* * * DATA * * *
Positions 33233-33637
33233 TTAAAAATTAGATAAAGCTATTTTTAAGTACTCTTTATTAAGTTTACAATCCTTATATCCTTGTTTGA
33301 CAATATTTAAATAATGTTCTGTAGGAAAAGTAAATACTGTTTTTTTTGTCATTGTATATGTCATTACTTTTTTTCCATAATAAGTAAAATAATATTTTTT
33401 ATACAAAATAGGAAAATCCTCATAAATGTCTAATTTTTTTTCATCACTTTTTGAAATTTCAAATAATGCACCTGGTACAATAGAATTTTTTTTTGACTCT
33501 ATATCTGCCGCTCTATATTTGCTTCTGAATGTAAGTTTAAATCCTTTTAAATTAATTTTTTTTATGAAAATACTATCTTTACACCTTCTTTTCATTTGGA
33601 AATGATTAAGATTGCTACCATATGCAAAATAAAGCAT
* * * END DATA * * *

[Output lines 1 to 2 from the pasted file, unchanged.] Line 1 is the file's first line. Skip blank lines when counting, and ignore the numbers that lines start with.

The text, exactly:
Positions 33233-33637
33233 TTAAAAATTAGATAAAGCTATTTTTAAGTACTCTTTATTAAGTTTACAATCCTTATATCCTTGTTTGA